For leadless parts, the magic is in the method.
Solder dip or float testing is often used in the industry as it is quick, simple and cheap. But, it can lead to incorrect solderability assessments.
As seen in FIGURE 1, the solderability of the terminations was good, but the test method for this type of a bottom termination component (BTC) is not appropriate.
Data distribution, explained.
In my December column I listed three items to watch out for when evaluating capability study results: Cp versus Pp, the distribution of data, and sample size. I hopefully cast some light on the differences between the two measures of capability, Cp and Pp.
In this column I will dive deep into the distribution of data. The thing to remember is the standard capability study assumes the data are normally distributed. This assumption of normality, while not so critical in other statistical tools, is very important in capability studies.
Cp and Pp give us predictions based on a sample of how our population will behave in the far tails of the normal curve. These measures use mean and standard deviation to create a normal distribution, and, from this, predict how many of our parts, over the entire population of parts, will fall outside the tolerance limits.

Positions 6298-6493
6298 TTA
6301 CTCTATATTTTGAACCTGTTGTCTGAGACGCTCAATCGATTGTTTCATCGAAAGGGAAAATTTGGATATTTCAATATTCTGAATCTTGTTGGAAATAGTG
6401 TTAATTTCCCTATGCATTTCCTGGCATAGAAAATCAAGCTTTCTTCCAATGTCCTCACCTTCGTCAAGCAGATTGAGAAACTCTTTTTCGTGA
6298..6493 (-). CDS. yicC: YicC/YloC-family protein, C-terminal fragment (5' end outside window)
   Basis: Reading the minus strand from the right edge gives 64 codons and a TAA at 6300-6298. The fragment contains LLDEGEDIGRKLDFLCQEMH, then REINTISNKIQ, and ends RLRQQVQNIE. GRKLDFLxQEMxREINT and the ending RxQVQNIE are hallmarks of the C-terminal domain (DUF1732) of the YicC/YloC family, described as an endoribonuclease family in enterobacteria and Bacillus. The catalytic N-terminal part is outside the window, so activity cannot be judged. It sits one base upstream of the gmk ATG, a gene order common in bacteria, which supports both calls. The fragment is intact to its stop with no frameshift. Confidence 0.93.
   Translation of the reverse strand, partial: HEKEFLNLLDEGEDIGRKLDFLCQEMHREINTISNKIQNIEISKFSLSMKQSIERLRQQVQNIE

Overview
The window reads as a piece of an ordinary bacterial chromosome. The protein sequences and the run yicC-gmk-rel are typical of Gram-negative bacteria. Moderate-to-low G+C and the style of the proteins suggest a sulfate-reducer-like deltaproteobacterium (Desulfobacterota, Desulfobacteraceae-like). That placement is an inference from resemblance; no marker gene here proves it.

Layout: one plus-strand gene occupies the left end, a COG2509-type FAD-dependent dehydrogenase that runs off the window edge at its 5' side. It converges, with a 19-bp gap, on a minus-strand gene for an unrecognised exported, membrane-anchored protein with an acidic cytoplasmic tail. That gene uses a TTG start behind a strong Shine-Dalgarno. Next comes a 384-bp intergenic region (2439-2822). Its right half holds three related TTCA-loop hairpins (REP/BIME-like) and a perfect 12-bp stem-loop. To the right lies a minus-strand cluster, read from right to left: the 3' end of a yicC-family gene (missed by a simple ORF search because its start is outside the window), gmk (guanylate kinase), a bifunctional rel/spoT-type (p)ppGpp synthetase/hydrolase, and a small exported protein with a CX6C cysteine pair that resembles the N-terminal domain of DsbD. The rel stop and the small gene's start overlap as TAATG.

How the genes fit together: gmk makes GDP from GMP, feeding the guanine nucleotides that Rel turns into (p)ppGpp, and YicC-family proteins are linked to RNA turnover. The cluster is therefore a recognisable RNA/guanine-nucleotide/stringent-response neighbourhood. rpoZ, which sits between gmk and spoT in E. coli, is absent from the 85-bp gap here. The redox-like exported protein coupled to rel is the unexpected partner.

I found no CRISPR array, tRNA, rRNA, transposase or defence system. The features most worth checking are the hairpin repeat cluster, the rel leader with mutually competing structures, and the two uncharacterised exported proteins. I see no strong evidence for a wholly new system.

It took until the second business day of the new year for the chips to start falling in the US printed circuit laminate industry. On the same day, Isola changed hands, and Park Electrochemical announced it was reviewing options for its PCB unit – a move generally seen as a precursor to a sale.
As the East Coast braced for a winter blizzard of epic proportions, Park Electrochemical sent a cold shiver down the spines of more than a few industry observers with its announcement of a “strategic evaluation” of its core printed circuit materials business, one that could spell the end of one of the last domestic manufacturers of FR-4 in North America.
Park has been paring its PCB operations over the past few years amid declining revenues and tighter margins. Even as the firm’s aerospace revenues have grown, overall Park sales have fallen year-over-year in 10 of the past 11 quarters, more than half the time by double digits. And said PCB revenues have been falling despite a rebound in the overall bare board market.
Businesses are happy, but more work remains to be done.
In February 2017, I published a column called “The Trump Effect and Manufacturing.” I thought it would be timely to revisit it since, with the passing of the tax plan, manufacturing companies face both opportunities and challenges in the coming year.
So, what will the Trump effect bring in 2018? Business is already seeing positive benefits: